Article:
Photos and Words by HEATHER HARRIS
Real live music, the first in 16 months for most, erupted this week at Maui Sugar Mill Saloon, with the return of the Cruzados, SoCal’s beloved rockers who released their first album in three decades, called She’s Automatic.
The Cruzados insure their reputation as one of L.A.’s most venerable, beloved post-punk bands with the new record, and now have joined forces with the best of the best to humbly step in for fallen band members Chalo Quintana and Marshall Rohner.
Cruzados – Photo © 2021 Heather Harris
The stellar new lineup is Ron Young (Little Caesar) on vocals, Loren Molinare (Little Caesar, The Dogs) and Mark Tremalgia (Little Caesar) on guitars, original member Tony Marsico on bass and Rob Klonel (the Tighty Whiteys) on drums.
The set grooved with vintage and new songs. Expect their rockin’ new release She’s Automatic a few weeks into summer with its guest stars Dave Alvin, John Doe, David Hidalgo, Melanie Vammen, Gia Ciambotti and Steve Berlin amongst others.
“Being penned up with the pandemic at home for a year, I started questioning my mortality,” Marsico said. “I felt like I got shortchanged with the Cruzados. We never got to put out a third album, due to a lot of crazy circumstances that cropped up. I wanted to do the band justice and go out on a high note. That was my goal, and to pay tribute to Chalo and Marshall.”
Cruzados – Photo © 2021 Heather Harris
Material for a new Cruzados release came quickly, Marsico said.
“I wrote a batch of new songs during the pandemic at home,” he said. “I had a lot of frustration and anger that I had to get out of me. Before I knew it, I had an album. There wasn’t any big plan. I just felt motivated to do something more constructive than sit around being miserable about the state of the world.”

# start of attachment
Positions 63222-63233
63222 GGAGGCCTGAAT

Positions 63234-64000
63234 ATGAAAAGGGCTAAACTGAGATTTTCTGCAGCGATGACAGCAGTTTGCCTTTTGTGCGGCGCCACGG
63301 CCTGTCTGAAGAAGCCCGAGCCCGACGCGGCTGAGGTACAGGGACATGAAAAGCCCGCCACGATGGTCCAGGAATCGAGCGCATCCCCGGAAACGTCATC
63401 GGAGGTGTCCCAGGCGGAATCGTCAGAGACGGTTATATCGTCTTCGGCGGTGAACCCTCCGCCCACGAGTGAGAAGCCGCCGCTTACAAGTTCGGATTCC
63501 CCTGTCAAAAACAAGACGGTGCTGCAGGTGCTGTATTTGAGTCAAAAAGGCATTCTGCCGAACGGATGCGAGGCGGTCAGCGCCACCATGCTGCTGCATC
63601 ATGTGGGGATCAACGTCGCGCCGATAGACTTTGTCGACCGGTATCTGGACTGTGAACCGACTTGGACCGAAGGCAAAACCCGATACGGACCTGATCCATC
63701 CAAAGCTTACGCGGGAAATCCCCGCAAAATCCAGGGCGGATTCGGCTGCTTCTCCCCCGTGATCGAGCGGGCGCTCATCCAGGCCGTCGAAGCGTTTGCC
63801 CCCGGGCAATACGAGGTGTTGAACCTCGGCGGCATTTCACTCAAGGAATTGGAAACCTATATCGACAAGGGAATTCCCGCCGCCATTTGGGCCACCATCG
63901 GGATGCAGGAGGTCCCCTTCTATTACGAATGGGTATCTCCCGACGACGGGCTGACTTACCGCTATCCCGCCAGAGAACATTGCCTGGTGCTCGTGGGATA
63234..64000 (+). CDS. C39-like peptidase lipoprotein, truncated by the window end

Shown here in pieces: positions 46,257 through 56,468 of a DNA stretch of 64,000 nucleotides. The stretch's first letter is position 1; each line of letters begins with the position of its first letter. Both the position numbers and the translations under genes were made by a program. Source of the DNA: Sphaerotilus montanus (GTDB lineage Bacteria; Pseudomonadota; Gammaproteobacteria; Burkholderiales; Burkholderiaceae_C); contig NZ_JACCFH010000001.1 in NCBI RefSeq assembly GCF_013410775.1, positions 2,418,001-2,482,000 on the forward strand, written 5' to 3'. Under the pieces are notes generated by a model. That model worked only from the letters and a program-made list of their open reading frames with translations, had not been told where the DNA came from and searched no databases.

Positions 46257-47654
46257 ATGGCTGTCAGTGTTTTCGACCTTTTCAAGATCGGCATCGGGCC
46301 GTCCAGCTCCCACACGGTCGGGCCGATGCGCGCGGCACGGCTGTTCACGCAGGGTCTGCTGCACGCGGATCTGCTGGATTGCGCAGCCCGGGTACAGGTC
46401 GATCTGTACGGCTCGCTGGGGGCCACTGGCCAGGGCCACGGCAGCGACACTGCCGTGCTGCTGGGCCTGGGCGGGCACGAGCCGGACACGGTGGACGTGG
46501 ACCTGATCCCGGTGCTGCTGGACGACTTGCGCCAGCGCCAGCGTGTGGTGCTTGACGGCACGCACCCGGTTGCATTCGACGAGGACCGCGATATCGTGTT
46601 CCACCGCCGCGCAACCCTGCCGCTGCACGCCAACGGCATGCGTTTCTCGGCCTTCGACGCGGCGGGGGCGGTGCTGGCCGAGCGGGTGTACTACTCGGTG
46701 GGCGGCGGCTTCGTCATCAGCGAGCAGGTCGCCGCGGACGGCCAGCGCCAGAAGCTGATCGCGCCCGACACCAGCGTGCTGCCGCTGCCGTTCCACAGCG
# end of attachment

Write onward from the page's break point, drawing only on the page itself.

She’s Automatic, features 11 songs written or co-written by Marsico, the bassist and co-writer for the Cruzados and a member of precursor the Plugz. The album is set for release on CD this August 13 on Marsico’s imprint Scamco; an LP edition will follow in the fall.
The live album is a collection of hard-hitting rockers on which Marsico is joined by the members of his 1980s L.A. contemporaries Little Caesar. So when the time was right, Marsico turned to singer Young and guitarists Molinare and of Little Caesar, who are active on the L.A. scene and were an LA staple in the late ’80s as a Geffen Records act. Drummer Klonel, who collaborates with Little Caesar, rounded out the group.
“The Little Caesar guys were Chalo’s best friends — they were pals from back in the day,” Marsico said. “I had to find the best guy to be the lead singer. My tastes have changed a little — the influences are blues and rock ’n’ roll. I knew that Ron Young from Little Caesar loved blues, and we got to talking and we hit it off with the same style of music. I knew that he could pull this off and get behind it.
“Loren Molinare was in the great ’70s L.A. band the DoGs, of course, and I loved the DoGs, and Mark Tremaglia is an excellent slide guitarist I’ve been working with for a couple of years now,” Marsico said. “Rob Klonel is a great, solid rock ‘n’ roll drummer. It was really important for me to get someone who hit ’em hard like Chalo. They were a perfect combination of guys, and they had a lot of enthusiasm.”
Loren Molinare of the Cruzados at Maui Sugar Mill Saloon – Photo © 2021 Heather Harris
The new Cruzados have set up shop at Unison Studios in L.A. Bruce Witkin engineers and produces.
“We did it old style — we just set up in a room all together, like we used to do records before they started putting everybody in isolation booths and all that crap,” Marsico said. “We got the band together and rehearsed, and we went into the studio a week later. Before we knew it, we had the album. All live, no click tracks. We all played in our own little area, with our masks on. Set up, play, cut the songs, boom. It felt great to rock with a bunch of like-minded guys. With our special guests, half of them came to the studio, and half recorded their parts at home.”
Check out the Cruzados’ ‘She’s Automatic’ here, courtesy Frontline Videos:
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